W.L. Gore Lecture: Toward Replicable Research in Human Sciences

19 April, 2018 7:00 pm - 8:30 pm
Clayton Hall University of Delaware
Address: Clayton Hall University of Delaware

Andrew Gelman, Department of Statistics and Department of Political Science, Columbia University

We’ve heard a lot about the replication crisis in science.  Now it’s time to consider solutions from several directions including institutions (changing incentives in scientific practice and reporting), design and data collection (higher-quality measurement and within-person designs), and statistical analysis (multilevel modeling and Bayesian inference or regularization).  We discuss examples from political science, economics, psychology, and medicine.

We also discuss some widely recommended ideas which we think would be useless or even counterproductive, ideas which are not as rigorous as one might think.

Here are some relevant articles: http://www.stat.columbia.edu/~gelman/research/published/incrementalism_3.pdf http://www.stat.columbia.edu/~gelman/research/published/jasa_signif_2.pdf http://www.stat.columbia.edu/~gelman/research/unpublished/abandon.pdf



Andrew Gelman (Ph.D., Harvard, 1990) is Higgins Professor of Statistics, Professor of Political Science and director of the Applied Statistics Center at Columbia University.  He has received the Outstanding Statistical Application award from the American Statistical Association, the award for best article published in the American Political Science Review, and the Council of Presidents of Statistical Societies award for outstanding contributions by a person under the age of forty.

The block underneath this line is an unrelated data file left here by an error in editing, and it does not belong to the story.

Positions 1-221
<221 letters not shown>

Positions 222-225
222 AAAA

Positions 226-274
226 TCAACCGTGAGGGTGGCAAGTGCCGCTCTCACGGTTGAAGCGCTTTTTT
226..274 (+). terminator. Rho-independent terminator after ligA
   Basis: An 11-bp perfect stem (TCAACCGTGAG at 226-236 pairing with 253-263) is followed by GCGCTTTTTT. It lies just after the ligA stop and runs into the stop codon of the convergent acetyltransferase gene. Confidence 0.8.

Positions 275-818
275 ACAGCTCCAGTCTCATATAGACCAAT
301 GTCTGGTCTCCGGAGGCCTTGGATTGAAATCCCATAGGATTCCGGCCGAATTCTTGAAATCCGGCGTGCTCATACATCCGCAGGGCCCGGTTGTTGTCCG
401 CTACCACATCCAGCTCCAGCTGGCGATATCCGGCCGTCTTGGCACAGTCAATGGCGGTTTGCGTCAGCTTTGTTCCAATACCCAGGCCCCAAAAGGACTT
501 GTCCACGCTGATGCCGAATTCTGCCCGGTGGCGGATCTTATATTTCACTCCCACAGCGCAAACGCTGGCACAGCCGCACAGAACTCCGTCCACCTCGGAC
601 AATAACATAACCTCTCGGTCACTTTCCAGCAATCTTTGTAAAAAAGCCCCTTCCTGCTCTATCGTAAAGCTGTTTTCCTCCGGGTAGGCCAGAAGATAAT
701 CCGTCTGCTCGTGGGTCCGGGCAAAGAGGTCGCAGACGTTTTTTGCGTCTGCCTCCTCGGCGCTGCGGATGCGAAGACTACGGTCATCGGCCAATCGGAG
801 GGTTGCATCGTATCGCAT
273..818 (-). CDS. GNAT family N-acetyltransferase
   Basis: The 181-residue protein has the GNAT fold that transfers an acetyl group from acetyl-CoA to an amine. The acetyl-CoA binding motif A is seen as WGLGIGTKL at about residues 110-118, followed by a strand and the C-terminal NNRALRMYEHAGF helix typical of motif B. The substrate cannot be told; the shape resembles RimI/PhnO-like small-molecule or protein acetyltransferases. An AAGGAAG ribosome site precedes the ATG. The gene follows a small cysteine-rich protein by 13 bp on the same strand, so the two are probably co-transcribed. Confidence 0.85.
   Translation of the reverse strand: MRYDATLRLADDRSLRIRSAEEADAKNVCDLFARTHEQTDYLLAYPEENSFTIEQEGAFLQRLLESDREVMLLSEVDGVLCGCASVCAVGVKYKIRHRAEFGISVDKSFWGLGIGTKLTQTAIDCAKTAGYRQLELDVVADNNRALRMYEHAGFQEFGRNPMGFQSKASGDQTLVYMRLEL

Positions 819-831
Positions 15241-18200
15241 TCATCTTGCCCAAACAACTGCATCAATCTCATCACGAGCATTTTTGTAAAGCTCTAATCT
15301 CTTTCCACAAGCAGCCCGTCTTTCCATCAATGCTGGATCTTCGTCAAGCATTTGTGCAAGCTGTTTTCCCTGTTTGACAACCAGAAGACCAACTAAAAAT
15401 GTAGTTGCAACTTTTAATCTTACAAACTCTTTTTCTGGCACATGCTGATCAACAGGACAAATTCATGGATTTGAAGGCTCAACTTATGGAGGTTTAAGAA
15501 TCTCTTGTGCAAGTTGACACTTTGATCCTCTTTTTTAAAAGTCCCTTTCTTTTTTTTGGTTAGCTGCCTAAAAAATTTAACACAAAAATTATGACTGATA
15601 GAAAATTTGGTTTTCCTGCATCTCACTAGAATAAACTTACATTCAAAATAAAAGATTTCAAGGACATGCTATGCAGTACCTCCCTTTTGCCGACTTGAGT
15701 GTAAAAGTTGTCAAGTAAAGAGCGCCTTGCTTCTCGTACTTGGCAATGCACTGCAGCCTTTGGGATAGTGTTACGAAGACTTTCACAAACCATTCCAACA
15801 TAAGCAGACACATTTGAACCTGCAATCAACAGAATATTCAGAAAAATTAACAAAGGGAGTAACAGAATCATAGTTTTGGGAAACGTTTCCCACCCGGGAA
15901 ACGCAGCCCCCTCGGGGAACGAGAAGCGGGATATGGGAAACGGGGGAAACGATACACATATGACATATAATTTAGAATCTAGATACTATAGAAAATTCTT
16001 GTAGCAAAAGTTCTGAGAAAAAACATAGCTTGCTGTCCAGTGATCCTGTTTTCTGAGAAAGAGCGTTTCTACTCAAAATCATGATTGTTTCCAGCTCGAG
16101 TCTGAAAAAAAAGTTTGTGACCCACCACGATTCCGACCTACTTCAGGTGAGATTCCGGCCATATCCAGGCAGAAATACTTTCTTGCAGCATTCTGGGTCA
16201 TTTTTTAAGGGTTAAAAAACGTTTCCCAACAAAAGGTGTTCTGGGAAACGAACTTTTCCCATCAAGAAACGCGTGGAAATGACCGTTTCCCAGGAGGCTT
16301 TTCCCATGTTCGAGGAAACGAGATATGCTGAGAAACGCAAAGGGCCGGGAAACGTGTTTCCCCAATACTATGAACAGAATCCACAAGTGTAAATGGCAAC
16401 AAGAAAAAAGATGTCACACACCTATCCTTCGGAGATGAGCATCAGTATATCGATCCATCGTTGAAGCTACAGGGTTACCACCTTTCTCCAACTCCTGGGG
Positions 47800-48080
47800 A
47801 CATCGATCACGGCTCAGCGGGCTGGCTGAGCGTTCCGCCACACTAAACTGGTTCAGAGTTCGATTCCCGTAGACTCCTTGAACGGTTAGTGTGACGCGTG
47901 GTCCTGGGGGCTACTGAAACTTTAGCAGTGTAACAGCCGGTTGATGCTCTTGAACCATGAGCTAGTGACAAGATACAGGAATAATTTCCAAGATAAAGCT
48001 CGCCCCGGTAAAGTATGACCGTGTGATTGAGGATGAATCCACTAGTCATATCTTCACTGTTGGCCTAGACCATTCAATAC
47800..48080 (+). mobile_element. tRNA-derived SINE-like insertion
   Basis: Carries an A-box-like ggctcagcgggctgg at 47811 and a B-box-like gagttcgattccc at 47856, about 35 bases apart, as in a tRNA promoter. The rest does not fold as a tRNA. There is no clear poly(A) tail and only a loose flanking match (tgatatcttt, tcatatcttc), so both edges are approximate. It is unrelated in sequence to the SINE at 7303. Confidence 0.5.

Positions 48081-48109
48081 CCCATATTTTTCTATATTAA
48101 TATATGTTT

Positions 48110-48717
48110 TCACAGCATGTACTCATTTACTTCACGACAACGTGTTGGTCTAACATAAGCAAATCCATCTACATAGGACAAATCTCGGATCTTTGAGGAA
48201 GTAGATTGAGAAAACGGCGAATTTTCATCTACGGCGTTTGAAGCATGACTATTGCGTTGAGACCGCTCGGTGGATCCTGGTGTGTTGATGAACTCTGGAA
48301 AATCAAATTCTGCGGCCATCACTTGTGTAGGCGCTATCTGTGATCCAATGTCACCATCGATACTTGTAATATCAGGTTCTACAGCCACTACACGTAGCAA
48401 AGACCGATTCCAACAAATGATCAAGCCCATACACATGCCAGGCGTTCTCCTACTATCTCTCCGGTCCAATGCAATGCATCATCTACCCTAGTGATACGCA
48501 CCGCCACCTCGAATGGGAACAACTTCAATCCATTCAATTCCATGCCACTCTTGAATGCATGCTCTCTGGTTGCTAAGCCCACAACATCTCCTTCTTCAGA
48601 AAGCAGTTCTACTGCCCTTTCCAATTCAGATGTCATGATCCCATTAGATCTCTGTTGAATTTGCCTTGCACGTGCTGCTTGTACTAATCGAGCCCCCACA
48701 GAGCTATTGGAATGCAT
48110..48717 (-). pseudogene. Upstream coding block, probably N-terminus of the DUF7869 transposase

Professor Gelman’s research spans a wide range of topics, including: why it is rational to vote; why campaign polls are so variable when elections are so predictable; why redistricting is good for democracy; reversals of death sentences; police stops in New York City; the statistical challenges of estimating small effects; the probability that one vote will be decisive; seats and votes in Congress; social network structure; arsenic in Bangladesh; radon in home basements; toxicology; medical imaging; and methods in surveys, experimental design, statistical inference, computation, and graphics.

A networking reception will be held at 6:00 PM at Clayton Hall with light food and beverages.


The W.L. Gore Lecture Series in Management Science, which is sponsored by an endowment from the Gore family, features experts in the application of probability, statistics, and experimental design to decision making, including applications in academia, business, government, engineering and medicine.

The lecture series recognizes the key role that the fields of probability, statistics, and experimental design have played in the success of W.L. Gore & Associates, Inc. The inaugural lecture in this series was given in March 2011.